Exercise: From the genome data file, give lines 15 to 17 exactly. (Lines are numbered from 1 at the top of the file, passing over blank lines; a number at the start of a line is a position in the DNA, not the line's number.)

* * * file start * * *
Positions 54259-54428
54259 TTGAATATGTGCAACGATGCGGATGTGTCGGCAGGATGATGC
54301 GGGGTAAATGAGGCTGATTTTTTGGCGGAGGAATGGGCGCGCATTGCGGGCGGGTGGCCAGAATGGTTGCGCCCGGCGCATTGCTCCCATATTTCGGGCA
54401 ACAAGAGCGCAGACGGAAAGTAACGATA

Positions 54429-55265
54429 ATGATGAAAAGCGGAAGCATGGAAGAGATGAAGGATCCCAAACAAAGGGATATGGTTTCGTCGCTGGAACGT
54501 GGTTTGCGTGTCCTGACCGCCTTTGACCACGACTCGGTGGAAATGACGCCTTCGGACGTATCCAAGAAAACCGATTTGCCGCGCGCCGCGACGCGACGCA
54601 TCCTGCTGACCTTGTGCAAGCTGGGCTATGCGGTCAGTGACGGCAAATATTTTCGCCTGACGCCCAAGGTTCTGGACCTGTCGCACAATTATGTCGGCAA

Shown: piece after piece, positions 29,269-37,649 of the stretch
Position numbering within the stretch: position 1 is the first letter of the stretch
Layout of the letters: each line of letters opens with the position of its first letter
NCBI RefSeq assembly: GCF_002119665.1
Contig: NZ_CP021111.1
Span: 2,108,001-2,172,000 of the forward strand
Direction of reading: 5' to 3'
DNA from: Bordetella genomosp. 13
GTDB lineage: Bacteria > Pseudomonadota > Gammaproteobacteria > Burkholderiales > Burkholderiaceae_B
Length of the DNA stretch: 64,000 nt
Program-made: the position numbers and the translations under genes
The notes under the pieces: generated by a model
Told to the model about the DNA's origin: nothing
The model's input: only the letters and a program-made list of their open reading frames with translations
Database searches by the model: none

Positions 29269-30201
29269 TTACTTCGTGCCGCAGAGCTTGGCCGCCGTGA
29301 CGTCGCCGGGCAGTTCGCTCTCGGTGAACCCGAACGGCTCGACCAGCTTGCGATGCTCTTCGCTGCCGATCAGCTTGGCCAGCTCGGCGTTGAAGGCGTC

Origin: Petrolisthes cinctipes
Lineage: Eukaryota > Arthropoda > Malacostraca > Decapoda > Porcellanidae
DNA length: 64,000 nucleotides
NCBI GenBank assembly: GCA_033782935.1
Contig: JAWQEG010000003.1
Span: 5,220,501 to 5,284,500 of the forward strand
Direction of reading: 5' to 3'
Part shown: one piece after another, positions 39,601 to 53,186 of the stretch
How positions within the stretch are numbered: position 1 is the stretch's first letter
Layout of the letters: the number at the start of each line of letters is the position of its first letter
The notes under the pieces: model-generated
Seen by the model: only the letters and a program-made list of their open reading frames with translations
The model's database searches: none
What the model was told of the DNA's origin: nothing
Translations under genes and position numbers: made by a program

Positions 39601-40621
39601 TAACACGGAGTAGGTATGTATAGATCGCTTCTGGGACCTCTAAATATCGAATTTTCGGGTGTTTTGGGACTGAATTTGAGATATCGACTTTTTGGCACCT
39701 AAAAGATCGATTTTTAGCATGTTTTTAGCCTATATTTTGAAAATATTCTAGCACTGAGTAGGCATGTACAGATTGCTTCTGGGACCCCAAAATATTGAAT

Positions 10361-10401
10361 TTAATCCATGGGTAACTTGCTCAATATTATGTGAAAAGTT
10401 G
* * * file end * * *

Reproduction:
Direction of reading: 5' to 3'
DNA from: Bordetella genomosp. 13
GTDB lineage: Bacteria > Pseudomonadota > Gammaproteobacteria > Burkholderiales > Burkholderiaceae_B